We have learned that improved two-way communication is going to be critical in how we come through this, and we’ve recognised the importance of creating space for our teams to feel free to speak openly and honestly to their managers if they have any concerns around health and safety.

If you are feeling anxious about using public transport for your commute, for example, share this with your manager. Ask where the flexibility lies. Open the dialogue and you may be surprised where it will take you.

If childcare is an issue for you right now, speak with your manager with a view to an arrangement where you are not measured on being present but on your output and results. Again, look for the flexibility.

Where you can, regain control with things such as creating a better balance in your life, connecting with your community and tuning in to what you have learned about yourself and others during the past few months.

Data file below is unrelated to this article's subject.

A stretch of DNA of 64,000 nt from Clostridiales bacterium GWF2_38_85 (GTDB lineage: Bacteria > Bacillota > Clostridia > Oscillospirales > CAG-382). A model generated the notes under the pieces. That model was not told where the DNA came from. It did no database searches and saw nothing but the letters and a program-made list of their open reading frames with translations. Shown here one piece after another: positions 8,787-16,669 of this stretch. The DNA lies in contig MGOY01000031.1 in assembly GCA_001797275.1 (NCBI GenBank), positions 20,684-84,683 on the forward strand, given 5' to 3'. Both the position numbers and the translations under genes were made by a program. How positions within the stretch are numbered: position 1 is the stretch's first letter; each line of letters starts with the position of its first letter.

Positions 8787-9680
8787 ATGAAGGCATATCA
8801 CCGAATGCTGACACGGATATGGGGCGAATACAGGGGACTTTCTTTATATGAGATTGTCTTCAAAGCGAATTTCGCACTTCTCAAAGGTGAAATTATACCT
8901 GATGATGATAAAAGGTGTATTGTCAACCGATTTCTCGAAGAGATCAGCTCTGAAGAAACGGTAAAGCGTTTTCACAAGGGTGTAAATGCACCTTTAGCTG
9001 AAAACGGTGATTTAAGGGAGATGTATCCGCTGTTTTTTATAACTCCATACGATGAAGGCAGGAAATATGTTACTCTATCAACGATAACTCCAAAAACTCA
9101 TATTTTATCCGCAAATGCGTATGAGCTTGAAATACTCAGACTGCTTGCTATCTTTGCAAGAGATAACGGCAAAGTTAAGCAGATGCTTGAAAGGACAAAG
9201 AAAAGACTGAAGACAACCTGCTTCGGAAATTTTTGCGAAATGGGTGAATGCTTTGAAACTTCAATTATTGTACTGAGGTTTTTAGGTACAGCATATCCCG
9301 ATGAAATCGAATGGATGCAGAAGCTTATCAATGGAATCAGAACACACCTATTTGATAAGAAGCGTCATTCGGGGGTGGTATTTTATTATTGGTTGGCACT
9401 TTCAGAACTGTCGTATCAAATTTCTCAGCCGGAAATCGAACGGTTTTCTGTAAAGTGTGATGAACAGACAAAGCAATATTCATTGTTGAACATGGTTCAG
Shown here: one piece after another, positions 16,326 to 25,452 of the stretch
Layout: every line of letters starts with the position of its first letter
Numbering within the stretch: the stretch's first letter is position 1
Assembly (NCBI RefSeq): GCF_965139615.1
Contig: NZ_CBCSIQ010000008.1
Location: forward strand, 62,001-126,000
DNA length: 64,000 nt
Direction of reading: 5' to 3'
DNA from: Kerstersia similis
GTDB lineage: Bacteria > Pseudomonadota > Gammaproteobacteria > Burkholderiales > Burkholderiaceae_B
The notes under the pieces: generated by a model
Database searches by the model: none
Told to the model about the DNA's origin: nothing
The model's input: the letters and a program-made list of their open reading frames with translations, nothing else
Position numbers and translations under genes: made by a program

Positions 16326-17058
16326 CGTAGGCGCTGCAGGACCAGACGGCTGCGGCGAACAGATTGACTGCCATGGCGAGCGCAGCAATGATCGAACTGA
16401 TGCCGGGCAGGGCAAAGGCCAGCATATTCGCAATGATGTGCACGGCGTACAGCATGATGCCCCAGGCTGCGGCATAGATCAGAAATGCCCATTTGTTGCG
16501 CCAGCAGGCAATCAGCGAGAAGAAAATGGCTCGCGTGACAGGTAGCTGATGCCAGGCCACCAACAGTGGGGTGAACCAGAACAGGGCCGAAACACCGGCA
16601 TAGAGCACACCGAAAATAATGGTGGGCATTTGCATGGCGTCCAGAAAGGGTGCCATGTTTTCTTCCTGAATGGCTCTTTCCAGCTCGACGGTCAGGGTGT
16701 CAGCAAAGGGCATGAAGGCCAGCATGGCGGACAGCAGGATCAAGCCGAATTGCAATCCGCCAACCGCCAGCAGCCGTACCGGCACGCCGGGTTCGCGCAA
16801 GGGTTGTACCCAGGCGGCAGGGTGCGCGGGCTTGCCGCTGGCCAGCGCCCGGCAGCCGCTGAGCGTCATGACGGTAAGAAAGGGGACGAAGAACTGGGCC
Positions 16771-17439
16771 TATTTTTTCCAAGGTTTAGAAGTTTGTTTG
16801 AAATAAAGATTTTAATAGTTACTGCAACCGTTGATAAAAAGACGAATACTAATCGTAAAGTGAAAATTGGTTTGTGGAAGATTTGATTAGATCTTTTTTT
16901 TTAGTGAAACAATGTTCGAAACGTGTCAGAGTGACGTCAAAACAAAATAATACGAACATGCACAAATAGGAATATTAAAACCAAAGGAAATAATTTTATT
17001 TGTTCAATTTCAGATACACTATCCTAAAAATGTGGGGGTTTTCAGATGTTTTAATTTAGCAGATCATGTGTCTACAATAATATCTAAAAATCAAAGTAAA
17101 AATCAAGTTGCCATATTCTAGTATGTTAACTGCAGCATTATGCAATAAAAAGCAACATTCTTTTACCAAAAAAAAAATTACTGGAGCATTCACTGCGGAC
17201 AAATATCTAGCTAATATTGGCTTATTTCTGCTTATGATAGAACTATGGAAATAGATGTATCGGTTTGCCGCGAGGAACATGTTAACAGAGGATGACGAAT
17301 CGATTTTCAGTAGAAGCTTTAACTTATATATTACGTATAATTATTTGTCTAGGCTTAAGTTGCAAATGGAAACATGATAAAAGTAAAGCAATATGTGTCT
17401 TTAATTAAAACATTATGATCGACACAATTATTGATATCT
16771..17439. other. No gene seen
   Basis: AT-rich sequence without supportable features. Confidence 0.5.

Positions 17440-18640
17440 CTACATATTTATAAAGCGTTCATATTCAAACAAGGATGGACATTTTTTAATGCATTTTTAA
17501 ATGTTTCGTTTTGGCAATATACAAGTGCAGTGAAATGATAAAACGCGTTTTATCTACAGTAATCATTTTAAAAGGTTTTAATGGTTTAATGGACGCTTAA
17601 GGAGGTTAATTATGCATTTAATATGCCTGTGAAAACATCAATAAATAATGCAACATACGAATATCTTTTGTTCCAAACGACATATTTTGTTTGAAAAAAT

Things will never be as they were before. But perhaps that’s okay. If we have learned just one thing from the last two months, it is just how versatile we are, from people cutting holes in their shopfronts to serve coffee from, to those who quickly brought their businesses online despite never previously thinking about doing this.

As a transformation coach, I know just how capable humans can be when adapting to change. While we have adjusted well to social distancing and lockdown, the next stage will also evolve in front of us. And while that’s happening, it’s time for you to find your rhythm again, what feels right and comfortable for you and then set about making that work for you, in your own way and at your own pace. Always at your own pace.

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Niamh Ennis is a leading transformation coach working with clients who feel ready to make significant changes in their lives, as well as those who need help navigating the unwelcome changes in their lives. She is hosting her next free online workshop entitled Don’t Dim To Fit In this Friday, 22nd May, at 11am. For more information, or to register for the workshop, go to